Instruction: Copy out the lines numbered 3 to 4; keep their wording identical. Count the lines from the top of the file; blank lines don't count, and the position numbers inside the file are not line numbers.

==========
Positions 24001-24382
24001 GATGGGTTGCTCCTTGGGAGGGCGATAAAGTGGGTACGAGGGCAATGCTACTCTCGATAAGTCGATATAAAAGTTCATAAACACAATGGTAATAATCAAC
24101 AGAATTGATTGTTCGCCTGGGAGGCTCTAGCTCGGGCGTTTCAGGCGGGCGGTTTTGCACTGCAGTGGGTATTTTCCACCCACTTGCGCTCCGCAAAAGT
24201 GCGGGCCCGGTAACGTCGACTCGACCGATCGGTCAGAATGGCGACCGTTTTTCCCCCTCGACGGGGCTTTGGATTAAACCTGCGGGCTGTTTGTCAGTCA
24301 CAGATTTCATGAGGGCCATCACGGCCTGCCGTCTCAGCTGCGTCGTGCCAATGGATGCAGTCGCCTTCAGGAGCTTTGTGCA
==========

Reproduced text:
24101 AGAATTGATTGTTCGCCTGGGAGGCTCTAGCTCGGGCGTTTCAGGCGGGCGGTTTTGCACTGCAGTGGGTATTTTCCACCCACTTGCGCTCCGCAAAAGT
24201 GCGGGCCCGGTAACGTCGACTCGACCGATCGGTCAGAATGGCGACCGTTTTTCCCCCTCGACGGGGCTTTGGATTAAACCTGCGGGCTGTTTGTCAGTCA